Have you read it? I really didn't like any other of his novels, in fact I bailed on Looking for Alaska. I have no problem doing that.
The main character in TFIOS is diagnosed with Stage 4 Thyroid cancer with metastasis forming in her lungs, but has managed to live with her disease owing to doses of an experimental drug called Phalanxifor (which does not actually exist). When I read this book, thyroid cancer wasn't my reality, but here we go in 2014 and it is. My siblings, father and I have all had thyroid cancer, but we found out today my father's thyroid cancer markers that have lingered for years are present in his lung--a CT scan revealed he has a small nodule there. So crap. For the "good cancer", I would have to say that it really is no blessing. There is no "good" cancer. It's a lifetime sentence. I could go on and on about what a pain in the a*s it is, tell you about my troubles adjusting to synthroid and my fears about full body scans, but I won't. It bores even my own immediate family. Around here there are very few moments when one is allowed a pity party. I've been told to "buck up" by my sister and my husband's eyes seriously glaze over when I whine about things. Apparently I have used up my entire deck of cancer cards.
So instead I'll tell you about a the newest book I have been reading, a long awaited collection of short stories by Lorrie Moore called Bark.
This is a collection of 8 short stories all previously published in The New Yorker. She is that kind of writer: sharp, edgy, and acerbic. I have read everything she's written and even seen her do a reading in Seattle when I was 3 months pregnant. She was at that time a mother of 2 young children and she described motherhood as a "gentle lobotomy". At the time I was perplexed by the comment, but now I fully understand.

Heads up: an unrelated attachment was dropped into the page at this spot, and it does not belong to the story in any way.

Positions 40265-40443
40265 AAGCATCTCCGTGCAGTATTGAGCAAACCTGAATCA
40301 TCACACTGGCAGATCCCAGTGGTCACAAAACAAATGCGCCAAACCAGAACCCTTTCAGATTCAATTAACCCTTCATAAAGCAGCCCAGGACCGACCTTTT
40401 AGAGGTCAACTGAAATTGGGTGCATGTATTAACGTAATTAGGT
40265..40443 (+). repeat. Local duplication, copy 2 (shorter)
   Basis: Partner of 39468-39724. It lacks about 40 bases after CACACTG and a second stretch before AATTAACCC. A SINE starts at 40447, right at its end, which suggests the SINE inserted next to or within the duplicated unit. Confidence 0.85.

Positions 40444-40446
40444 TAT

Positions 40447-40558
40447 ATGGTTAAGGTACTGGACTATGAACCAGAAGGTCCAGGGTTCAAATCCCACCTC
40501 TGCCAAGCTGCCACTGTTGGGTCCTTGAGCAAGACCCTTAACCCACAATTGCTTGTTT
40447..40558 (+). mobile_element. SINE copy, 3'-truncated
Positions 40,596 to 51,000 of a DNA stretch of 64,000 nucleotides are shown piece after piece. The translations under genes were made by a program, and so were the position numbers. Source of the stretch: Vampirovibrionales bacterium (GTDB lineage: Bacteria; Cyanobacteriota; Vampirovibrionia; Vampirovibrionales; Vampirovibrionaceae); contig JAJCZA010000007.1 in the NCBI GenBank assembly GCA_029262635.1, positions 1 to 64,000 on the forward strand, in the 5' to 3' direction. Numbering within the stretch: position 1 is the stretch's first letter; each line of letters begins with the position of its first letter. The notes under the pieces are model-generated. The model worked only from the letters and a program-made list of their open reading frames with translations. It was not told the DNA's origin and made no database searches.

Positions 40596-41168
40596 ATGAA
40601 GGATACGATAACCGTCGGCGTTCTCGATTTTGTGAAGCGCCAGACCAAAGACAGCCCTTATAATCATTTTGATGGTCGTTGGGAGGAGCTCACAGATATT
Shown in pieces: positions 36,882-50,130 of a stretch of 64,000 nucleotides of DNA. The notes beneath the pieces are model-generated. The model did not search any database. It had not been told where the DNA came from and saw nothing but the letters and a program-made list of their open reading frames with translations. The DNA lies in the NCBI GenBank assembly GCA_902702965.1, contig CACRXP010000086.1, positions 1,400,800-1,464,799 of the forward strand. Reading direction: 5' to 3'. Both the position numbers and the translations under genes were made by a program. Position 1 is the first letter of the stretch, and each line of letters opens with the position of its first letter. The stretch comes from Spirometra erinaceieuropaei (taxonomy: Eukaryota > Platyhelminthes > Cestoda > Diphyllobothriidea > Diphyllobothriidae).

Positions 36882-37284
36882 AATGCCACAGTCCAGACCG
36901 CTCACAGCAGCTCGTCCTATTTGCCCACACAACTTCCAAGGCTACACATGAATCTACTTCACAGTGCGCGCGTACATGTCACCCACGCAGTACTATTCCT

These stories are the darkest she has written and capture the sorrows and indignities of middle age as she explores divorce, dating with teenagers, illness, regret, politics--always with a keen sense of humor. I tend to highlight passages in books and in this one I have highlighted the heck out of it.
“He had never been involved with the mentally ill before,” she writes of her mid-life anti-hero in the (sort-of) title story, "Debarking." "But he now felt more than ever that there should be strong international laws against them being too good looking.”
"'A man or a woman-for the massage?' Kit asked now, buying time. She thought of the slow mating of snails, an entire day, being hermaphrodites and having it all be so confusing: by the time they had it figured out who was going to be the girl and who was going to be the boy someone came along with some garlic paste and just swooped them right up."
"Living did not mean one joy piled upon another. It was merely the hope for less pain, hope played like a playing card upon another hope, a wish for kindnesses and mercies to emerge like kings and queens in an unexpected change of the game. One could hold the cards oneself or not: they would land the same regardless. Tenderness did not enter except in a damaged way and by luck."
See? Gems all over the place! I promise you. It wasn't in my public library system, so I treated myself at Barnes and Noble. Sometimes it is such a well deserved luxury buy one's self a hard back book! Do you agree? (I would have ordered from Amazon but I have a new credit card thanks to Target and haven't updated any of my automatic payments. PITA!)